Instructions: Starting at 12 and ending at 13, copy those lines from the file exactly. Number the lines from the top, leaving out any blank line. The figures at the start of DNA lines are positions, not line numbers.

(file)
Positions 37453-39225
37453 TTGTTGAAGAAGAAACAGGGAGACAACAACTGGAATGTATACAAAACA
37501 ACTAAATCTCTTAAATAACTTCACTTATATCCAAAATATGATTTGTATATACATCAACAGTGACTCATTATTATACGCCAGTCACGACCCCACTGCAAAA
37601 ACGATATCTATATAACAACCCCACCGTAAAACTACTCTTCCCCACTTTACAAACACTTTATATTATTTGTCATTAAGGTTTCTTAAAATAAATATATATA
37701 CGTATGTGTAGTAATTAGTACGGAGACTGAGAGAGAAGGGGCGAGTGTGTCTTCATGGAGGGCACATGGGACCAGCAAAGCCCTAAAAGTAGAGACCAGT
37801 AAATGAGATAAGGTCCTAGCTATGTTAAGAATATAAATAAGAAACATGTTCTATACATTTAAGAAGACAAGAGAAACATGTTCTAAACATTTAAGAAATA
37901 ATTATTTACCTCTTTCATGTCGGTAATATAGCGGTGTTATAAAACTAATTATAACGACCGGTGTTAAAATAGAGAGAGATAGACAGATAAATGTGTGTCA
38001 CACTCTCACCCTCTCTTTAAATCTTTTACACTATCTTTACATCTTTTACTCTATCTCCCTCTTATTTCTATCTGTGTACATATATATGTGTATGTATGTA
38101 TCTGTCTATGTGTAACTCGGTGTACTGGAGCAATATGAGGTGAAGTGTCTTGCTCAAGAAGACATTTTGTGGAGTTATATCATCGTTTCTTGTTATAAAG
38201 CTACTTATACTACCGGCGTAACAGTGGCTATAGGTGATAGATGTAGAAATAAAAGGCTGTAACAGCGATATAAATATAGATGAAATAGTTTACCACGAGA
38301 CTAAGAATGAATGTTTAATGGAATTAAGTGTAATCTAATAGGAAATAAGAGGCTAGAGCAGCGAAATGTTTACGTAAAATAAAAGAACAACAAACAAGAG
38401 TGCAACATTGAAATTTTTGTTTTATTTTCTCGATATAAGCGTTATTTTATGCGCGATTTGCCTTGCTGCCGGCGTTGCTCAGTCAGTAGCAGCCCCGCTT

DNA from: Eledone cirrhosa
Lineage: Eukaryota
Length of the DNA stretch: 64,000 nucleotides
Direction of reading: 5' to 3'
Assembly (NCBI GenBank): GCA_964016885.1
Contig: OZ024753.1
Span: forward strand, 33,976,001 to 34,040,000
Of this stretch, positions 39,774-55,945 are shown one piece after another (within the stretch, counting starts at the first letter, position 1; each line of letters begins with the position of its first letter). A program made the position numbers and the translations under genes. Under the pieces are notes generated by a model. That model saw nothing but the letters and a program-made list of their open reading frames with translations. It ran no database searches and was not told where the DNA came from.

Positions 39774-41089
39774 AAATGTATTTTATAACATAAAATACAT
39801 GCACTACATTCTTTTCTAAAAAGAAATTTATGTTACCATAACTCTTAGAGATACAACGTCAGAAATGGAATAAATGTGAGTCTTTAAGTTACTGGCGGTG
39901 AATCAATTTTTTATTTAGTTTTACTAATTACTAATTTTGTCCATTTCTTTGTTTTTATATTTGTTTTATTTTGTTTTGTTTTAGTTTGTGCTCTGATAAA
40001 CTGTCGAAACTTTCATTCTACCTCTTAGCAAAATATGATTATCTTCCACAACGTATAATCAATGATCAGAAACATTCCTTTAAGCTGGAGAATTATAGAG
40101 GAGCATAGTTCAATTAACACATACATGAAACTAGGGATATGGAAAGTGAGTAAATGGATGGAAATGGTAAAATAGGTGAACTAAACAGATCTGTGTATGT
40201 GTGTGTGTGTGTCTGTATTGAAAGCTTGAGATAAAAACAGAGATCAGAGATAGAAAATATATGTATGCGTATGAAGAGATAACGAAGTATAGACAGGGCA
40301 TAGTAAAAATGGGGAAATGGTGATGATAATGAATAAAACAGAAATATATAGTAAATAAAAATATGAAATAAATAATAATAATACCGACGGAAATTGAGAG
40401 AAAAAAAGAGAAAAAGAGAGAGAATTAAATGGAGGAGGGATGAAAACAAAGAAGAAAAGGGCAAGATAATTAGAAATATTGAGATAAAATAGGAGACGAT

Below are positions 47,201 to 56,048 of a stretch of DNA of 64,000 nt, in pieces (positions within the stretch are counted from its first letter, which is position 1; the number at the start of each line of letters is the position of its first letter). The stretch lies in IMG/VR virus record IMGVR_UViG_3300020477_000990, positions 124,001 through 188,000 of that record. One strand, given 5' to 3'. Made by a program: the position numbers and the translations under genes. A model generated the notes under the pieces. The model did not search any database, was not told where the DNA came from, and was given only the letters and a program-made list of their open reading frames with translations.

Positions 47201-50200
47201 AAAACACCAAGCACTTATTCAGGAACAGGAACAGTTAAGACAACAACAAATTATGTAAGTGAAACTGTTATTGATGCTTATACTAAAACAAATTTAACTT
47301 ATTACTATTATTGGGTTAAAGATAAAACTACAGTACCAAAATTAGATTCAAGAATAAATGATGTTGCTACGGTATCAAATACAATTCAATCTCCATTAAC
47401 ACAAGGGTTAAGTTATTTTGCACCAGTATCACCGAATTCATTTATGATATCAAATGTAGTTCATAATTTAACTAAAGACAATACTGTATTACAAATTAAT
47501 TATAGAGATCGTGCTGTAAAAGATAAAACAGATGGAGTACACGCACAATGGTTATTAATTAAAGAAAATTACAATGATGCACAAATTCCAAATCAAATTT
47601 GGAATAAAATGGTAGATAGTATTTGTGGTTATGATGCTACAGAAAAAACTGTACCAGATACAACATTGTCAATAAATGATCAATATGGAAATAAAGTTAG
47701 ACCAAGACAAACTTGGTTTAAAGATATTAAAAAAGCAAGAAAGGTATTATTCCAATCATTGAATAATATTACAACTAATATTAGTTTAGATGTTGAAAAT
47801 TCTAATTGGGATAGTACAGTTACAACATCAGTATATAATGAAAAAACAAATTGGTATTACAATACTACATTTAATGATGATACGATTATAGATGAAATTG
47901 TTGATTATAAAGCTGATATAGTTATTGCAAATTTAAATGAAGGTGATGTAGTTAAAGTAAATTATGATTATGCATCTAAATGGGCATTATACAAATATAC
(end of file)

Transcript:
38401 TGCAACATTGAAATTTTTGTTTTATTTTCTCGATATAAGCGTTATTTTATGCGCGATTTGCCTTGCTGCCGGCGTTGCTCAGTCAGTAGCAGCCCCGCTT

DNA from: Eledone cirrhosa